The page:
HCN News & Notes

Study: Type-and-click Tasks Drain Half the Primary-care Workday

CHICAGO — Primary-care physicians spend more than half of their workday at a computer screen performing data entry and other tasks with electronic medical records (EHRs), according to new research from experts at the University of Wisconsin and the American Medical Assoc. (AMA).

Based on data from EHR event logs and confirmed by direct observation, researchers found that, during a typical, 11.4-hour workday, primary-care physicians spent nearly six hours on data entry and other tasks with EHR systems during and after clinical hours. The study was published in the Annals of Family Medicine.

“This study reveals what many primary-care physicians already know — data-entry tasks associated with EHR systems are significantly cutting into available time for physicians to engage with patients,” said AMA President Dr. David Barbe, a family physician from Mountain Grove, Mo. “Unfortunately, clerical and administrative demands are not being reconciled with patient priorities and clinical workflow. Poorly designed and implemented EHRs have physicians suffering from a growing sense that they are neglecting their patients and working more outside of clinic hours as they try to keep up with an overload of type-and-click tasks.”

High volumes of clerical and administrative tasks associated with EHRs, and the resultant time pressures, are among the major drivers of alarming levels of physician burnout. As the study notes, “U.S. physicians spend numerous hours daily interacting with EHR systems, contributing to work-life imbalance, dissatisfaction, high rates of attrition, and burnout rates exceeding 50{06cf2b9696b159f874511d23dbc893eb1ac83014175ed30550cfff22781411e5}.”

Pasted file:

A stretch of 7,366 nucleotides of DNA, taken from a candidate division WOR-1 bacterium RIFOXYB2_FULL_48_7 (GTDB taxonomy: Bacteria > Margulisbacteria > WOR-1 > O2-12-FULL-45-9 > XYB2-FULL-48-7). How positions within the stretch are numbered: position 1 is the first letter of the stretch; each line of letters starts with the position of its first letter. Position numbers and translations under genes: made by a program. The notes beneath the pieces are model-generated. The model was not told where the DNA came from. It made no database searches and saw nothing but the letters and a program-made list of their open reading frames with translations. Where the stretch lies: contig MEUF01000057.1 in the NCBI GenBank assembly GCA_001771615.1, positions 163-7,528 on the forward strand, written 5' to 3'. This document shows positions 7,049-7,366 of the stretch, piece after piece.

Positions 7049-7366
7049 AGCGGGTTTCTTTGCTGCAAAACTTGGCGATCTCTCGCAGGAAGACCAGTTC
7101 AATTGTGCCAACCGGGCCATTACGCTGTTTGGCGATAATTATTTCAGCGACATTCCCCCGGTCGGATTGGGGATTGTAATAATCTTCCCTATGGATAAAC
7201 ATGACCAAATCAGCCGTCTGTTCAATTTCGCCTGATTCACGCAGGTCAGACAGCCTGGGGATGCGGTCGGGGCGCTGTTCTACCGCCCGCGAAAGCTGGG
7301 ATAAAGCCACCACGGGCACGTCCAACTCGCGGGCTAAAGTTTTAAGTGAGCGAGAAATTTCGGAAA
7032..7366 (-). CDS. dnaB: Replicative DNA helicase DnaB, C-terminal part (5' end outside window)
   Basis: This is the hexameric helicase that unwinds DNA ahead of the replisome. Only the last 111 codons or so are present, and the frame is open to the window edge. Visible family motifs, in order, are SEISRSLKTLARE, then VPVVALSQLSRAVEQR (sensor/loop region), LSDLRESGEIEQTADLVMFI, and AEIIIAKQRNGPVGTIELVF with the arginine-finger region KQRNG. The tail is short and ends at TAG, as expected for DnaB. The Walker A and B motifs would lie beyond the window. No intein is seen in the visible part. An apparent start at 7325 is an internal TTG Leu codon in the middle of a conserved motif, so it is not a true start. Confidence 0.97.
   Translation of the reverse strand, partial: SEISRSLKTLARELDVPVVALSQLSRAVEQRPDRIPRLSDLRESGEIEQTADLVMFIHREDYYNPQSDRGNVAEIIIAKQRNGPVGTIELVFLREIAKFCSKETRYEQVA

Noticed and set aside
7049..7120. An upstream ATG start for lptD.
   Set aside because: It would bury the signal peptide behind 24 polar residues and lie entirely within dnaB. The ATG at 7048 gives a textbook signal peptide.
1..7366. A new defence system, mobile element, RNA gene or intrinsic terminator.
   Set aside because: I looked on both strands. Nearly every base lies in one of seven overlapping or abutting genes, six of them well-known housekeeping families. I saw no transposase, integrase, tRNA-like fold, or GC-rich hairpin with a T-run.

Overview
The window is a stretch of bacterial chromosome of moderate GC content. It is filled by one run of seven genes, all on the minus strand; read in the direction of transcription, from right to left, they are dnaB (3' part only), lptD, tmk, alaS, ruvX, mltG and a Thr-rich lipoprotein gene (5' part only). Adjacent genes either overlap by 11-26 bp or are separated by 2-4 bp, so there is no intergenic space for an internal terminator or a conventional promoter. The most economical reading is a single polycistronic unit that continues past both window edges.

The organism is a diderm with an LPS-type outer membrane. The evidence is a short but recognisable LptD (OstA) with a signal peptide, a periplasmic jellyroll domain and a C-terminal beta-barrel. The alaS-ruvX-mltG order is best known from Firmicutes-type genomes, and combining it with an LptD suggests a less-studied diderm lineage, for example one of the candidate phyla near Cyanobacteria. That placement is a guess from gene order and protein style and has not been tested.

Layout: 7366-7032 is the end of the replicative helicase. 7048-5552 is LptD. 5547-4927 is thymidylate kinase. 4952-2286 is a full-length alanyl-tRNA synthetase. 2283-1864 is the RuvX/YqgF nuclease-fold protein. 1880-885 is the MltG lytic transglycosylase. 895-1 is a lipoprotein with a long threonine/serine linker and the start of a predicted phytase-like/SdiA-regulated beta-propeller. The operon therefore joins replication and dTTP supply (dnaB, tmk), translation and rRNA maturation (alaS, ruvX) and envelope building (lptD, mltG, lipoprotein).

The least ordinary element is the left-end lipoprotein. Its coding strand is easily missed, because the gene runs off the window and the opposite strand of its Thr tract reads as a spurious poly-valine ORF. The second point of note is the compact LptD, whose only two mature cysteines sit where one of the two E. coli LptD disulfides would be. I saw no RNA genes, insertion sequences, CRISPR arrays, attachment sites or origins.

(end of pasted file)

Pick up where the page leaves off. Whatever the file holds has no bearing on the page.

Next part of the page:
The AMA shares physicians’ frustration stemming from poorly designed and implemented EHRs. An overhaul of EHR systems is needed to address the lack of actionable data for patient care, convoluted workflows that take time away from patients, and long hours added to difficult clinical days just to complete quality reporting and documentation requirements.

Responding to the need for better-designed EHR systems, the AMA has made it a priority to advance a framework of eight priorities for improving EHR usability to benefit caregivers and patients. Physicians believe it is a national imperative to reframe the design and configuration of EHR technology to emphasize the following priorities: enhance physicians’ ability to provide high-quality patient care, support team-based care, promote care coordination, offer product modularity and configurability, reduce cognitive workload, promote data liquidity, facilitate digital and mobile patient engagement, and expedite user input into product design and post-implementation feedback.

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